The case, like California's Martin preschool trial and others, was part of a national hysteria over alleged sexual abuse with Satanic overtones in the 1980s and early 1990s. Psychologists and therapists were subsequently criticized for having implanted the bizarre allegations into the minds of children.

“For those who believed in the prevalence of ritual abuse, the allegations were powerful proof that secret societies and dangerous cults — often protected by top politicians, business leaders and law officers — engaged in depraved attacks on children who could be dominated and indoctrinated through pain, humiliation and terror,” observed the Austin American-Statesman. In this sense, the arguments of prosecutors were not dissimilar from  left-wing conspiracy theories that have gained currency in recent years -- from crackpot storylines from Hollywood regarding the JFK assassination to claims that President George W. Bush dynamited the levies in New Orleans during Hurricane Katrina in order to clear blacks out of the city.

The sensational trial must have been a rollicking good time for the publicity-hungry Ronnie Earle. As the Statesman explained:

The case began Aug. 15, 1991, when a 3-year-old girl told her mother that Dan Keller had hurt her. The mother and daughter were on their way to a scheduled appointment with the girl’s therapist, who drew out details that included Keller defecating on her head and sexually assaulting her with a pen. In the following weeks, two other children from the day care offered similar accusations. 
By the time of the Kellers’ six-day trial in November 1992, the list of atrocities had grown.
According to the children, the couple served blood-laced Kool-Aid and forced them to have videotaped sex with adults and other children. The Kellers, they said, sometimes wore white robes and lit candles before hurting them. 
The children also accused the Kellers of forcing them to watch or participate in the killing and dismemberment of cats, dogs and a crying baby. Bodies were unearthed in cemeteries and new holes dug to hide freshly killed animals and, once, an adult passer-by who was shot and dismembered with a chain saw. The children recalled several plane trips, including one to Mexico, where they were sexually abused by soldiers before returning to Austin in time to meet their parents at the day care.

As for physical evidence, there was damning testimony from Dr. Michael Mouw, an emergency room physician, who'd examined the 3-year-old girl on the night she'd first accused Dan Keller of sexual abuse. He “found two tears in the girl’s hymen consistent with sexual abuse and determined that the injuries were less than 24 hours old,” noted the Statesman. But during a hearing on the Kellers' appeal last August, Dr. Mouw said he'd changed his mind – all due to an epiphany he'd had while attending a medical seminar years after the trial. “Mouw said a slide presentation on 'normal' pediatric hymens included a photo that was identical to what he had observed in the girl,” the Statesman said.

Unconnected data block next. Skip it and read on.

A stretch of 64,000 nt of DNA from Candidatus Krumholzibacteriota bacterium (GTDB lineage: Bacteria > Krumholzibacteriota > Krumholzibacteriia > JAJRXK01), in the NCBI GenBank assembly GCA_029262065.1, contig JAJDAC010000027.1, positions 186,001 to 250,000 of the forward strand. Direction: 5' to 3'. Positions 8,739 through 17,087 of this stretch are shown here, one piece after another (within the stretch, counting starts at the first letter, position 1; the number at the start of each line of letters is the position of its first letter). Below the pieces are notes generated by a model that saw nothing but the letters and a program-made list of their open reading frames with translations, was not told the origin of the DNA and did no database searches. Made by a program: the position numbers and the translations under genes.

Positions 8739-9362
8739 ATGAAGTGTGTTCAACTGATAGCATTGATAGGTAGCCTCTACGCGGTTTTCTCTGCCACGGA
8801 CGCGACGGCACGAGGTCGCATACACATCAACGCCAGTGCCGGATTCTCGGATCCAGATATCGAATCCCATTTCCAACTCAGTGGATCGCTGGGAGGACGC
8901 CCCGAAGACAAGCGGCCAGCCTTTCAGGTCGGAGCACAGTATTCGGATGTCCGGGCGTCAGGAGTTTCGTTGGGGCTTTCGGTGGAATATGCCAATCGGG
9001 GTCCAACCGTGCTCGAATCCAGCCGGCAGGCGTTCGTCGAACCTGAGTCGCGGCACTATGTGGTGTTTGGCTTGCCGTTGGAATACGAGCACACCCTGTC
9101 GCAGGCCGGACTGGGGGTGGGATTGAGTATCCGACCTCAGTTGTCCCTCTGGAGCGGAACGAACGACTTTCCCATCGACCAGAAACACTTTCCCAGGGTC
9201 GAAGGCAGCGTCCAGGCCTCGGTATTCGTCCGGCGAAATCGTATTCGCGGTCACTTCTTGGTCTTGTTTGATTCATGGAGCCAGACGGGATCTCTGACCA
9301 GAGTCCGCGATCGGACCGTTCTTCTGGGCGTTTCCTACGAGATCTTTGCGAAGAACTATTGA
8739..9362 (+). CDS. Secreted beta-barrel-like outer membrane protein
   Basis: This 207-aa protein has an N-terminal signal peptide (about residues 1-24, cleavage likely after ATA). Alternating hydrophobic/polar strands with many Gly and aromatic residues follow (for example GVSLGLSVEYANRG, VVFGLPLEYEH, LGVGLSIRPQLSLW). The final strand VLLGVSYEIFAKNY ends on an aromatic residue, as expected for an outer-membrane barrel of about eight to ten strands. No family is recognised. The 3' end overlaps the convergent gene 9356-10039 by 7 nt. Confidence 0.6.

“Sometimes it takes time to figure out what y'ou don’t know. I was mistaken,” the physician admitted.

Hampton, the defense lawer, told the Associated Press: "He testified extensively to his mistake and there is now no physical evidence that anything happened to these children."

Hampton also criticized the testimony of clinical psychologist Randy Noblitt, who he described as a crackpot and charlatan.

“A 21st century court ought to be able to recognize a 20th century witch-hunt and render justice accordingly,” Hampton argued in his appeal. He has vowed to work to completely exonerate the Kellers.

Travis County District Attorney Rosemary Lehmberg -- who helped to prosecute Tom DeLay and has vowed to pursue charges against him – issued a statement saying that the Kellers would be released because of Dr. Mouw's testimony.

"I agreed that there is a reasonable likelihood that his false testimony affected the judgment of the jury," said Lehmberg, who has recently been in the news due to a drunk-driven conviction for which she served jail time. "The Court of Criminal Appeals will review both cases. No further action or decisions on the case will be made until that review is finalized," she said.

The sensational turn-of-events comes on the heels of another miscarriage of justice in the area that sent Michael Morton to jail for 25 years for killing his wife. He was innocent, as DNA evidence revealed a number of months ago. Judge Ken Anderson in nearby Williamson County, who's prosecuted Morton as district attorney, recently gave up his law license and served a stint in jail – part of a plea bargain for having withheld evidence during the trial. Morton was subsequently exonerated, and DNA evidence linked another man to the murder of his wife and another woman, Debra Masters Baker.

Ronnie Earl has yet to make a public comment about the Kellers release, but the disgrace over this and the Tom DeLay prosecution will serve as a black mark on his career.